Welcome to the latest edition of The Letterbox, NSW Fair Trading’s enewsletter about tenancy issues.

This edition focuses on all the things that tenants, landlords and agents need to do when entering into a new residential tenancy agreement to make sure everyone gets the best out of the arrangement. It also includes a new regular feature: case studies from the tenancy dispute resolution service.

Getting a new tenancy right from the start

Two people signing a lease with an agent.The hunt is over. The landlord has found their tenant and the tenant has found their new home. The tenancy application has been accepted and everyone is ready to sign up. What happens now?

As a tenant, you may be super keen to move in and personalise your new residence, but there are checks you’ll need to make before you book the moving truck. This enewsletter contains an update on condition reports and lets you know how we can help if your initial negotiations with the landlord don’t go smoothly. Visit the Starting a tenancy section on our website for more detailed information about renting residential property.

For landlords, your first question may be: should I hire an agent, or manage the property myself? Skip ahead to our article on DIY landlords vs. hired property managers for some important considerations. Our website section on Being a landlord also provides a wealth of information to landlords, whether they’re self-managing or not.

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Answers to your questions about new tenancies

Q: Before my new tenant signed the tenancy agreement, the agent managing my property told her I would fix the broken air conditioner. I’d never agreed to do that and there was nothing on the tenancy agreement. Where do I stand?

A: You should organise for the air-conditioner to be fixed if your agent has said you will do that. You can also check the condition report completed by the tenant for any details of promised repairs.

While it is good practice for a tenant to get such an undertaking in writing before they sign the agreement, it does not mean that you and your agent are not responsible. To the tenant, the agent is your authorised representative and the promised repair was made on your behalf. A promised repair should be honoured whether it is made by you or your authorised agent.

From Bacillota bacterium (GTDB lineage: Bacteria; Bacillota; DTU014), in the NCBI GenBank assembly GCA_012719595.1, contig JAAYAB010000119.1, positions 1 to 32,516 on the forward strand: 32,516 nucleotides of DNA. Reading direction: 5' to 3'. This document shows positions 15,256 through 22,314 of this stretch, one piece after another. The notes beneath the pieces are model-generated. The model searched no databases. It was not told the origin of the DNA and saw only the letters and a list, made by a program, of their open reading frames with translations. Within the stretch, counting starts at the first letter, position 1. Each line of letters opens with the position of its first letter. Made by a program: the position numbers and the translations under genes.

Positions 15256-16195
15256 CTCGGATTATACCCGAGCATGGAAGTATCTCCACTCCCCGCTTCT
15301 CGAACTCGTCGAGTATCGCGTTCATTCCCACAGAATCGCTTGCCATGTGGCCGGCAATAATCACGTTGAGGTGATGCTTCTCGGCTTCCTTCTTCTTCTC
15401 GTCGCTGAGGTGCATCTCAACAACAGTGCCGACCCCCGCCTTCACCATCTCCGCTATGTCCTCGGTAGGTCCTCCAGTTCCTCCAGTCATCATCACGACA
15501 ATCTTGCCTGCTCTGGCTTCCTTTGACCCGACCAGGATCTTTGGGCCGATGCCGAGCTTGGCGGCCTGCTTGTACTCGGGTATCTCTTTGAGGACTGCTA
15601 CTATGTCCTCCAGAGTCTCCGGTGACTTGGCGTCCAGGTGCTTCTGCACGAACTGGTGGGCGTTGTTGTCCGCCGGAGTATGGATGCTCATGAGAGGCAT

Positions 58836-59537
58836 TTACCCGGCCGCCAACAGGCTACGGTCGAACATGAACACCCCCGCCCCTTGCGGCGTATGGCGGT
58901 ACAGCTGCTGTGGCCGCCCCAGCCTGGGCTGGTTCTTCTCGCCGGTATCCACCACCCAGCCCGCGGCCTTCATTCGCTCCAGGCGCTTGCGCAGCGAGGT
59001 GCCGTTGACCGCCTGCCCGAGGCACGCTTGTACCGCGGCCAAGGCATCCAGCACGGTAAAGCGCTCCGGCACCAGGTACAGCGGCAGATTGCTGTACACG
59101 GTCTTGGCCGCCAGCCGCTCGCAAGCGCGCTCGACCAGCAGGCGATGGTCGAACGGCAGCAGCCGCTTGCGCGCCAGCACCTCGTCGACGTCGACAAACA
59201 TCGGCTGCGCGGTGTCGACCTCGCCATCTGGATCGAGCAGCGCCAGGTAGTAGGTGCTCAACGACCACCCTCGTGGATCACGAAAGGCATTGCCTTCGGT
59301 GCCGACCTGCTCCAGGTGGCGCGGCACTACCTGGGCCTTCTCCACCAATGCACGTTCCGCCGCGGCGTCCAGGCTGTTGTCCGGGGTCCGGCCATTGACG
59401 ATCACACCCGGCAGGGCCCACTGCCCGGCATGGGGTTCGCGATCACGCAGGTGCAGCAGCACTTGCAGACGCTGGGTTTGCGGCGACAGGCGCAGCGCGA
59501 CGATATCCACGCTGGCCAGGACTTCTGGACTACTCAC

You need to also remember that when you rent out your property, it must be in a reasonable state of repair, taking into account the age of the property and the rental amount. Note that an air-conditioner is one of the essential services a tenant can organise as an urgent repair.

Separate action may be able to be taken against your agent concerning their conduct and lack of authority. Fair Trading laws and the rules of conduct prohibit agents from engaging in conduct that is misleading in connection with the supply of goods and services to a customer. For more information you can contact Fair Trading on 13 32 20 during business hours.

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Q: I recently started renting a new place and I haven’t received a letter to confirm the bond has been lodged. How can I check on it?

A: You can contact Fair Trading on 13 32 20 to find out if your landlord has deposited the bond.

There are different timeframes for lodging rental bonds for self-managing landlords and agents. Landlords who have collected money for a bond have 10 working days to lodge it with Fair Trading. Agents must lodge all the bonds they have collected during the month within 10 working days from the end of that month.

Once the bond has been deposited, Fair Trading will send you a letter within the first two months to advise that your bond has been received and provide your bond number. If you have not received the letter by this time, you should contact Fair Trading.

If the landlord has not deposited the rental bond within the required period, you should report this to Fair Trading as soon as possible. Landlords and agents can be fined up to $2,200 for not lodging the rental bond within the required period.

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Q: My partner and I have an investment property we plan to sell, but not for several months. We’re about to sign up new tenants to make the unit more attractive to prospective buyers. Should I tell them we’re planning to sell?

A: This depends on whether a contract for sale has been prepared. If you plan to sell the property and a contract for sale has been prepared, then you or your agent must disclose the proposed sale before the tenant enters into the residential tenancy agreement. Landlords or agents can be fined up to $2,200 for failing to disclose this information.